DHCPv6 Client MAC Address Validation to Prevent Session Hijacking
Starting in Junos OS Release 18.2R1, a nonconfigurable mechanism exists for DHCPv6 local servers and relay agents to drop packets from a client with an unknown MAC address to prevent a malicious client from hijacking a session. When a DHCPv6 local server or relay agent receives a solicit message from a client to establish a session, it extracts the client MAC address (link-layer address) from the message and adds it to a local table that maps MAC addresses to client IPv6 addresses or prefixes. The server or relay agent uses this table to compare MAC addresses received in subsequent messages from the client to validate whether the client is known; if not, it is assumed to be malicious and the control packet is dropped. Because the packet has failed MAC validation, the Client MAC validation counter is incremented.
The assumption here is that the client sending the initial solicit message is benign. In this case, client MAC address validation protects against a malicious client trying to hijack a client session that is already established or in the process of being established. The client MAC address validation does not protect against a malicious client that sends the initial solicit message.
When no relay agent is present; the local server shares a link or access node with the client. In this case, the local server extracts the client MAC address directly from the Layer 2 header of the DHCPv6 control packet and validates the address against the table.
When a relay agent is present, validation is performed by the relay agent. RFC 6939, Client Link-Layer Address Option in DHCPv6, enables DHCPv6 relay agents that are connected to the same link as a DHCPv6 client to extract the client MAC address from the Ethernet (Layer 2) header in the received DHCPv6 control packet. The packet includes the client link-layer address as the source MAC address in its Ethernet header. The relay agent validates the MAC address against the value for this client that is stored in its local table. If the address does not match it drops the packet.
If the address is validated by the relay agent and the packet is not dropped, then the relay agent also includes that MAC address in option 79 (Client Link-Layer Address) in the header of the DHCPv6 relay-forward message that the relay agent sends to the local server. When the DHCPv6 local server receives a relay-forward message from a relay agent, the server automatically examines the message for the presence of option 79. When the option is present, the local server extracts the MAC address and validates it against the value stored in the table for this client. If option 79 is not present, the local server cannot perform the validation.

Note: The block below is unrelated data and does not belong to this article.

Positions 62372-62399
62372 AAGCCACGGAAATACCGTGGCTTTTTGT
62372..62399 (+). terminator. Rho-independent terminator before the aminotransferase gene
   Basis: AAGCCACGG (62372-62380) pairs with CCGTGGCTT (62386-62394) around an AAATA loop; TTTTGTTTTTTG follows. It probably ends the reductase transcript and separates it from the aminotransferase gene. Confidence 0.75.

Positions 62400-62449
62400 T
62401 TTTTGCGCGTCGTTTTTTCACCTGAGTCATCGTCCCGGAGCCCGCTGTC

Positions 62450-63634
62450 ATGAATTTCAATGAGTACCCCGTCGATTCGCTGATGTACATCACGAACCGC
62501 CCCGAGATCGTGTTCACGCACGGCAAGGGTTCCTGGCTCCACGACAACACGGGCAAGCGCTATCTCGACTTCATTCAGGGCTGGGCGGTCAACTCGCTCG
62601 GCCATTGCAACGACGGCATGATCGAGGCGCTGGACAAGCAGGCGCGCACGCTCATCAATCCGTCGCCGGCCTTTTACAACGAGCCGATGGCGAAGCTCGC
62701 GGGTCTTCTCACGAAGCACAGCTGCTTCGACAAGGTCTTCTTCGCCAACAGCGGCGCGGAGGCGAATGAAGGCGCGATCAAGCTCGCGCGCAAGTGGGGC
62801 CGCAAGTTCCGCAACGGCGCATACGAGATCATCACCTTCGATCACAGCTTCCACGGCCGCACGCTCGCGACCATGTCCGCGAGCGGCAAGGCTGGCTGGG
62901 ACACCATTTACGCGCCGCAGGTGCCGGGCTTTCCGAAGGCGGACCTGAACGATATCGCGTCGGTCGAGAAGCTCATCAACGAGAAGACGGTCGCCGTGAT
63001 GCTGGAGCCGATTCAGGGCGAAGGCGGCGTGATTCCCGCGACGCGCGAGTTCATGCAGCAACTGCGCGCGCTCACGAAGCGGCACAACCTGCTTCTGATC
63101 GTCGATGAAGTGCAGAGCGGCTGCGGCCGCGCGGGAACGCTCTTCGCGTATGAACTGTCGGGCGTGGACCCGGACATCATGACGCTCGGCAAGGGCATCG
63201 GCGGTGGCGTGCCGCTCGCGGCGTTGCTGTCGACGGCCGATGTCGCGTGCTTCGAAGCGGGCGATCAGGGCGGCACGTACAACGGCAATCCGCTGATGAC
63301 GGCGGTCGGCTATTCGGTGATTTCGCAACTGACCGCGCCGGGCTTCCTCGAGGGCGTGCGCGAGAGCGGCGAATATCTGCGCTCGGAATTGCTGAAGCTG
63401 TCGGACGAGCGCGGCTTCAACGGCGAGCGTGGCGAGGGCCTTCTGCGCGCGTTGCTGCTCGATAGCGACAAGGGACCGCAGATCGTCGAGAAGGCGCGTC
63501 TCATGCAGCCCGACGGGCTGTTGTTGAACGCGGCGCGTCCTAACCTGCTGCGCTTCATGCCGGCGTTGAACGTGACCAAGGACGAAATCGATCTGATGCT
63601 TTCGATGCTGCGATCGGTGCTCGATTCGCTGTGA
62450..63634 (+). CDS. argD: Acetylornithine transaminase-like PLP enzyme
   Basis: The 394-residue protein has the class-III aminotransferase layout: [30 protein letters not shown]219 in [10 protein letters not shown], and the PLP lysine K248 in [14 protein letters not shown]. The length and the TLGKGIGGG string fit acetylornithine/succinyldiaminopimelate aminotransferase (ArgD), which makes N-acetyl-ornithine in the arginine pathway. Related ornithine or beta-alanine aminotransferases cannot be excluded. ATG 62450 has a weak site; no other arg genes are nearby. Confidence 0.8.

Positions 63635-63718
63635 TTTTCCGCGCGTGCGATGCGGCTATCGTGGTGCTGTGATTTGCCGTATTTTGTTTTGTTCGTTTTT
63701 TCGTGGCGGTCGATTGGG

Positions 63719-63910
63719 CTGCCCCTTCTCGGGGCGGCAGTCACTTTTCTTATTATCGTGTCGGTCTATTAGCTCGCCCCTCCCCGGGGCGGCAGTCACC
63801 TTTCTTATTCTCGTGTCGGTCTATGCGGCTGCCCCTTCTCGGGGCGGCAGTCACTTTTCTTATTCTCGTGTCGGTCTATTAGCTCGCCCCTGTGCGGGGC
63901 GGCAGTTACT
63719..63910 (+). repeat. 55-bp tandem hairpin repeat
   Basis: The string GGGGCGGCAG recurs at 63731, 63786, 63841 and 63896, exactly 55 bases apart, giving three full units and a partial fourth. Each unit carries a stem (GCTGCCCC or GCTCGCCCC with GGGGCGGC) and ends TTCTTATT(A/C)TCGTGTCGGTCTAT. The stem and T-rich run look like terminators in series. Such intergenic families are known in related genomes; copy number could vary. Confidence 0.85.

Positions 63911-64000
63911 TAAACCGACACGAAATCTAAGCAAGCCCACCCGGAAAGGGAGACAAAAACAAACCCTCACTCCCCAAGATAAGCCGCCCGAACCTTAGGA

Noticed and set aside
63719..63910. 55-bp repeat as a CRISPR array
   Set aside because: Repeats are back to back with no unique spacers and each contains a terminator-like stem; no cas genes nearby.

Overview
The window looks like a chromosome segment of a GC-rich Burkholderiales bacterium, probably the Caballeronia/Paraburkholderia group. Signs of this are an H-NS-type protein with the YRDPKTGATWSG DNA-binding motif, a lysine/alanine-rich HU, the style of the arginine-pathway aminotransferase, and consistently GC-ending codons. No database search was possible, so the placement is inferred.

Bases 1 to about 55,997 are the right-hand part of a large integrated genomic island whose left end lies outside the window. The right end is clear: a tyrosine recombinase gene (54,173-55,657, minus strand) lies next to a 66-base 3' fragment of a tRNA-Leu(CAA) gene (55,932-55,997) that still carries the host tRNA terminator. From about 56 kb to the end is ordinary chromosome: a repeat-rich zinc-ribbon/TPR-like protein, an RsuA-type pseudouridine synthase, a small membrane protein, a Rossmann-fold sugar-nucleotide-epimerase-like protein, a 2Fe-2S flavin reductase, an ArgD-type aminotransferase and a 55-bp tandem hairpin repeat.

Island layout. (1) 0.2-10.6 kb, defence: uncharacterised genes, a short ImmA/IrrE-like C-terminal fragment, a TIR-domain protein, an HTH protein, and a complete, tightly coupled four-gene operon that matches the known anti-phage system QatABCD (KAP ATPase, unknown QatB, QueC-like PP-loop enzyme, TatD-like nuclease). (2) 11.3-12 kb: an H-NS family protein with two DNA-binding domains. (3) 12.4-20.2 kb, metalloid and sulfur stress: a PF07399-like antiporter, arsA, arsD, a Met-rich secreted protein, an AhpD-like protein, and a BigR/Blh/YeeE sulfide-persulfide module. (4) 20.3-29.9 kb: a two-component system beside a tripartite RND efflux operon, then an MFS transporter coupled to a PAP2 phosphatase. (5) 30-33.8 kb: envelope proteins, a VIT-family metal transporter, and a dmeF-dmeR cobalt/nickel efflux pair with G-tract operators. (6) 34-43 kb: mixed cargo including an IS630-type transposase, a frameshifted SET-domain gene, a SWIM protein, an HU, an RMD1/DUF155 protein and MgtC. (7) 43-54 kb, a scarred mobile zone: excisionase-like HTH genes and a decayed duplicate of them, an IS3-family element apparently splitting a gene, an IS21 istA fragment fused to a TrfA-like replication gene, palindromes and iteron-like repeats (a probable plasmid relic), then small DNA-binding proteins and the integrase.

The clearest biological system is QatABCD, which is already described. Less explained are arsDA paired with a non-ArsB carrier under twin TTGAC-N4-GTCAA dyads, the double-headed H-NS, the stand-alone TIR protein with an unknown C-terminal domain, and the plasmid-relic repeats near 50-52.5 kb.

However, because the relay agent has already validated the address, the local server should not discover any address mismatches.
The following scenarios describe possible relay agent configurations and their implications for server validation:
A single Lightweight DHCPv6 Relay Agent (LDRA; Layer 2) is connected between the client and the server. If the LDRA did not add option 79 to the header, then the local server extracts the client MAC address directly from the Layer 2 header of the DHCPv6 control packet and validates the address against the table.
One or more Layer 3 DHCPv6 relay agents are connected between the client and the server. In this case, the server checks for option 79 in the header of the innermost relay-forward message sent by the relay agent. The innermost header is viewed because it is the header modified by the first relay agent reached by the client. Other headers are added by subsequent relay agents in the path. These agents do not add option 79 and they cannot extract the MAC address from the first relay agent’s Layer 2 header, because that agent changes the address to its own address, as does each subsequent relay agent.
A combination of a client-facing Layer 2 (LDRA) relay agent followed by one or more Layer 3 DHCPv6 relay agents is connected between the client and the server. The server checks for option 79 in the innermost header of the relay-forward message sent by the relay agent. If the LDRA did not add option 79 to the header, it is probably not capable of changing the MAC address in the header to its own. Consequently, the server next checks the second innermost header for the option, because the first Layer 3 relay agent may have extracted the MAC address and added option 79 to convey the address.
No configuration is required to enable validation of client MAC addresses. You can view how many control packets have been dropped because of a validation failure by issuing the show dhcpv6 server statistics command.
Benefits of Client MAC address Validation
Client MAC address validation enables you to prevent a DHCPv6 client with an unknown MAC address from hijacking a session established by a known client. Usage of DHCPv6 client MAC addresses is likely to increase as it is convenient for correlating DHCPv4 and DHCPv6 clients in a dual-stack environment.